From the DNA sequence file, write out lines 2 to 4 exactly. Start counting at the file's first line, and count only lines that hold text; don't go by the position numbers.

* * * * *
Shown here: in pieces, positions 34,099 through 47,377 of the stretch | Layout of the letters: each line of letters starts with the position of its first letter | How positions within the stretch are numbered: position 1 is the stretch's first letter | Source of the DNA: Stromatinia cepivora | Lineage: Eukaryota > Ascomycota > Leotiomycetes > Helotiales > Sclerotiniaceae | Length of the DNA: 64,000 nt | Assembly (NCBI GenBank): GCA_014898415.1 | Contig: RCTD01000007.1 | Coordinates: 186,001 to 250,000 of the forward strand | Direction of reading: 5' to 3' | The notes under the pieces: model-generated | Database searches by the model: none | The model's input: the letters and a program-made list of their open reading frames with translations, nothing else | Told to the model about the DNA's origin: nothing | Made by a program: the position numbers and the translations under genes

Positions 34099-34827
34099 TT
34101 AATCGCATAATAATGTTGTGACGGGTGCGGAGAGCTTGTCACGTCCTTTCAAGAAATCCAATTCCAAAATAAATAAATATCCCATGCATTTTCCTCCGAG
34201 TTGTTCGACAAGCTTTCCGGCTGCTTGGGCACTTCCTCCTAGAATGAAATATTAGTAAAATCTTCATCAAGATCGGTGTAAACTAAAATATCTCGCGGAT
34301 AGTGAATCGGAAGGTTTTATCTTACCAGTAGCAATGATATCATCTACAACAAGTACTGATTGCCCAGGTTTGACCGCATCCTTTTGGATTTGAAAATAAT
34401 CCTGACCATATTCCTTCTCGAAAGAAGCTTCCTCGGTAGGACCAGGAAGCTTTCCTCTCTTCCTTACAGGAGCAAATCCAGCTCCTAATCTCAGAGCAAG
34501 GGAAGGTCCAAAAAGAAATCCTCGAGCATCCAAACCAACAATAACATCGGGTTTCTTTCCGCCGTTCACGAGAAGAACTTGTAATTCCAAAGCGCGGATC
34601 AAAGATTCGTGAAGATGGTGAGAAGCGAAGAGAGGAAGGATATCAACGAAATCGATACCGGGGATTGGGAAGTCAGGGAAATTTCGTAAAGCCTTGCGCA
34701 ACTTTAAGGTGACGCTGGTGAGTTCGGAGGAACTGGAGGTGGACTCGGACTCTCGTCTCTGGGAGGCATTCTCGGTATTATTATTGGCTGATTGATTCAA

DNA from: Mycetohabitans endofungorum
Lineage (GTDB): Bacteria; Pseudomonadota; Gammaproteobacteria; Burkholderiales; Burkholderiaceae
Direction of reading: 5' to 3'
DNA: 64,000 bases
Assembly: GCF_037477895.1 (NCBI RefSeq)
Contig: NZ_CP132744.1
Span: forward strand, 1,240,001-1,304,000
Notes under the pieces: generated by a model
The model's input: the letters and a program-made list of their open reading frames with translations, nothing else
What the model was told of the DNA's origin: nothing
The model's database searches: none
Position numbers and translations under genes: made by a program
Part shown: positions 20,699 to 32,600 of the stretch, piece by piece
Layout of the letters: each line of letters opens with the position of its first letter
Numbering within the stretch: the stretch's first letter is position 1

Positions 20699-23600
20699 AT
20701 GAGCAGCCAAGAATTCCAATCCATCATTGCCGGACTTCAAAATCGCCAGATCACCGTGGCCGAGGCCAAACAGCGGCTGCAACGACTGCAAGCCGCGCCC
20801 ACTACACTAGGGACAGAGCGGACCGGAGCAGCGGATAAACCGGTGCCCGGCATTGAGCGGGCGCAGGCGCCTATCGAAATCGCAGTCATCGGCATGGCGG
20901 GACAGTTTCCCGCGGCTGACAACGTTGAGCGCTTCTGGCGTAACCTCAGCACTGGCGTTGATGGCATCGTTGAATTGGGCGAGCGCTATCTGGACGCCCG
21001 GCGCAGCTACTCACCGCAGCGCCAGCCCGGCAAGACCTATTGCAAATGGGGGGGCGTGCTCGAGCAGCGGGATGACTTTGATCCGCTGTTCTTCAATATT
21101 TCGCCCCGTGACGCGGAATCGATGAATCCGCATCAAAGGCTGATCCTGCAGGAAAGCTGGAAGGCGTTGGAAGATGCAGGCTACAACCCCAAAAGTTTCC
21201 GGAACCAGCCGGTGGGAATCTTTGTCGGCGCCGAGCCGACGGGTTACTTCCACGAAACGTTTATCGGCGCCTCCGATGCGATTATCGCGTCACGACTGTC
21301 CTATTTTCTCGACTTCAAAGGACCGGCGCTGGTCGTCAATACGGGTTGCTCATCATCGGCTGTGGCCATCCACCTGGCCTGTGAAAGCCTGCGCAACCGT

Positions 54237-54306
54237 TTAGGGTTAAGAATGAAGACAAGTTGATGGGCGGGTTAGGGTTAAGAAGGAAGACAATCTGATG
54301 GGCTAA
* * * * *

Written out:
Positions 34099-34827
34099 TT
34101 AATCGCATAATAATGTTGTGACGGGTGCGGAGAGCTTGTCACGTCCTTTCAAGAAATCCAATTCCAAAATAAATAAATATCCCATGCATTTTCCTCCGAG